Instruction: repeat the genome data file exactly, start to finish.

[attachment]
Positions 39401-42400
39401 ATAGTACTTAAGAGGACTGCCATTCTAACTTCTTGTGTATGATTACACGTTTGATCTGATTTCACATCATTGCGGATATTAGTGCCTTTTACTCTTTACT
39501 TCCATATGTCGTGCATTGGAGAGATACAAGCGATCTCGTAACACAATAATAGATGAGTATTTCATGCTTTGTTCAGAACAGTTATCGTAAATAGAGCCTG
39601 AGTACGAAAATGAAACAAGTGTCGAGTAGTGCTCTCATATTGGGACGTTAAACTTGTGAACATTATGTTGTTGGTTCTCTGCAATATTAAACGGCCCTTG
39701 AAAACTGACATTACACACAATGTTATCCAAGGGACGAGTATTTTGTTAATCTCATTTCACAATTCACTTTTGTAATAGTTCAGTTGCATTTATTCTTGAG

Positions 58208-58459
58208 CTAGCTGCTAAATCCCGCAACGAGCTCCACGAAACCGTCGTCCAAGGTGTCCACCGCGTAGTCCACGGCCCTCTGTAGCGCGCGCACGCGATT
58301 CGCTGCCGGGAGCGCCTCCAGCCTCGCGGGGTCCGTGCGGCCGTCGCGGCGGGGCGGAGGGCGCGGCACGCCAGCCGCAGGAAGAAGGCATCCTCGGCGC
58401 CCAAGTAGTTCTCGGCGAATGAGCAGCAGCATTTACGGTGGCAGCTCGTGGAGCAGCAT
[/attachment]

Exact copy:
Positions 39401-42400
39401 ATAGTACTTAAGAGGACTGCCATTCTAACTTCTTGTGTATGATTACACGTTTGATCTGATTTCACATCATTGCGGATATTAGTGCCTTTTACTCTTTACT
39501 TCCATATGTCGTGCATTGGAGAGATACAAGCGATCTCGTAACACAATAATAGATGAGTATTTCATGCTTTGTTCAGAACAGTTATCGTAAATAGAGCCTG
39601 AGTACGAAAATGAAACAAGTGTCGAGTAGTGCTCTCATATTGGGACGTTAAACTTGTGAACATTATGTTGTTGGTTCTCTGCAATATTAAACGGCCCTTG
39701 AAAACTGACATTACACACAATGTTATCCAAGGGACGAGTATTTTGTTAATCTCATTTCACAATTCACTTTTGTAATAGTTCAGTTGCATTTATTCTTGAG

Positions 58208-58459
58208 CTAGCTGCTAAATCCCGCAACGAGCTCCACGAAACCGTCGTCCAAGGTGTCCACCGCGTAGTCCACGGCCCTCTGTAGCGCGCGCACGCGATT
58301 CGCTGCCGGGAGCGCCTCCAGCCTCGCGGGGTCCGTGCGGCCGTCGCGGCGGGGCGGAGGGCGCGGCACGCCAGCCGCAGGAAGAAGGCATCCTCGGCGC
58401 CCAAGTAGTTCTCGGCGAATGAGCAGCAGCATTTACGGTGGCAGCTCGTGGAGCAGCAT